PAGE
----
Most people are shocked that record-keeping, record-checking, and “certified as organic are” all that “ensures” feces don’t get into organic food. Meanwhile, safe synthetic ammonium nitrate is banned in organic production, forcing organic farmers to rely on composted manure. Of course, manure is safe too, as long as it’s composted properly. But when it isn’t, people get sick or even die.
“Organic” with manure is how we farmed for millennia, before the brilliant German scientist Fritz Haber discovered in 1917 how to extract limitless nitrogen from the Earth’s atmosphere to make nitrate, the key ingredient in fertilizers that spur plant root, stem and food growth. However, organic farming tautology rejects ammonium nitrate fertilizer and insists on old-fashioned manure.
This was a minor problem when the organic movement consisted of a few Berkeley drop-outs who ran communal farms. But with sales in the billions of dollars annually, the global organic-industrial-complex must take steps to ensure that improperly composted fecal matter (animal or human) does not get into our food chain. Instead, there is a complete absence of field testing and other true safety measures.
It’s ironic that environmentalists think everything “industrial” should be thoroughly, routinely and repeatedly tested, including in the modern agricultural sector. But when their preferred “organic” food production system is involved, they want us to rely on the proverbial wing and a prayer. There’s no need to test organic crops, to ensure they’re safe, since they’re “certified” organic—say those who promote or profit from this multibillion-dollar business.
I grew up on an organic farm, worked as an organic inspector, wrote a book on how to improve the organic industry, by making it less political and more scientific, and have given countless lectures promoting science-based organic food production. Unlike critics who attack the industry, I still support the philosophy of organic food production. However, I believe fervently that organic crops should always be tested before going to market—before leaving farmers’ fields, in fact, since that’s where the USDA’s highly lucrative organic label is officially applied. That is the only way to prevent food-borne illnesses.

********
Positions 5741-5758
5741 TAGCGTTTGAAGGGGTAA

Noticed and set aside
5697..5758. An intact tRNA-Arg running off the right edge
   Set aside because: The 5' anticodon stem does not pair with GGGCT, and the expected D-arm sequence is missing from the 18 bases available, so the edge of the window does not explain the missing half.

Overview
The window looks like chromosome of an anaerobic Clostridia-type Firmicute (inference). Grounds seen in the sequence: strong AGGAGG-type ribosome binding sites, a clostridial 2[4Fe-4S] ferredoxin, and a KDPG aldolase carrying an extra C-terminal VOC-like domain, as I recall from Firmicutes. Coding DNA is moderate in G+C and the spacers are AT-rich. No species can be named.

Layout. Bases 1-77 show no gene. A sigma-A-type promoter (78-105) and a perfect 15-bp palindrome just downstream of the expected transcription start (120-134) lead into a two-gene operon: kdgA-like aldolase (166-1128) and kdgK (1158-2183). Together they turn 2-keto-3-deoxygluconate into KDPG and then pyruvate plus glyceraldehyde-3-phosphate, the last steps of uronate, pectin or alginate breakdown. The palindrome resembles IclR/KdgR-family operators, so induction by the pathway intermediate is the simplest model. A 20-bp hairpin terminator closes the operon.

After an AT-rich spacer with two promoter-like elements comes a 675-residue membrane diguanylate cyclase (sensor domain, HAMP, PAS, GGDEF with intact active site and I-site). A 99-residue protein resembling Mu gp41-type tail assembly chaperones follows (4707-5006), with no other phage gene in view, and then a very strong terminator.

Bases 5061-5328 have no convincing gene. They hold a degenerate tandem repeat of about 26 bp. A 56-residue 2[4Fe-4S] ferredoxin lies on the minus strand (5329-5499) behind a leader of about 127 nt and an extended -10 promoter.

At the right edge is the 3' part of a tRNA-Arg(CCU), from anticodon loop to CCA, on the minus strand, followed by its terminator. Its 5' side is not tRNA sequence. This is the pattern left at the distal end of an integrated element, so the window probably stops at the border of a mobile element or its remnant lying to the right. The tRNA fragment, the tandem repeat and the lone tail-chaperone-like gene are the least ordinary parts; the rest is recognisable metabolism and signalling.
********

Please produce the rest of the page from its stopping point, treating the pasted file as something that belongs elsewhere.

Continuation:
Yes, finally, there are plans to begin testing some organic crops under the USDA’s National Organic Program—but only some. Due to industry pressure, a recently rewritten standard on organic testing will apply only to a small fraction of farms (less than 5%) and rarely, if ever, to foreign farms that make up the vast majority of the $33-billion in organic crops that the USDA certifies every year. Considering that the recent organic hepatitis outbreak has now been traced to Turkey, this new organic testing initiative will likely do nothing to prevent future problems.
Organic field testing must be implemented immediately, on all organic farms, every day, wherever the USDA’s good name is applied to organic food. This would likely cost about one-tenth what the current paper-based system costs. It’s been more than ten years since the USDA took control of the American organic industry. What are officials waiting for? Yet another fecal-borne outbreak?
Meanwhile, anyone purchasing organic fruits and vegetables should soak them several minutes in a solution of one part vinegar to three parts water, to kill bacteria that may be present due to improperly composted human or animal manure. Anyone buying frozen organic berries should boil or irradiate them. Failure to do so could result in severe illness or even death.
Indeed, warning labels to this effect should be required on all organic products. As organic activists argue, when they demand labels on GMO products, people have a right to know that the foods they eat are safe—and a right to know how to ensure that potentially dangerous foods can be made safe to eat.
Mischa Popoff is a former organic farmer and USDA Advanced Organic Farm and Process Inspector. He’s the author of Is it Organic? and a policy analyst the Heartland Institute, Frontier Centre for Public Policy, and Committee For A Constructive Tomorrow.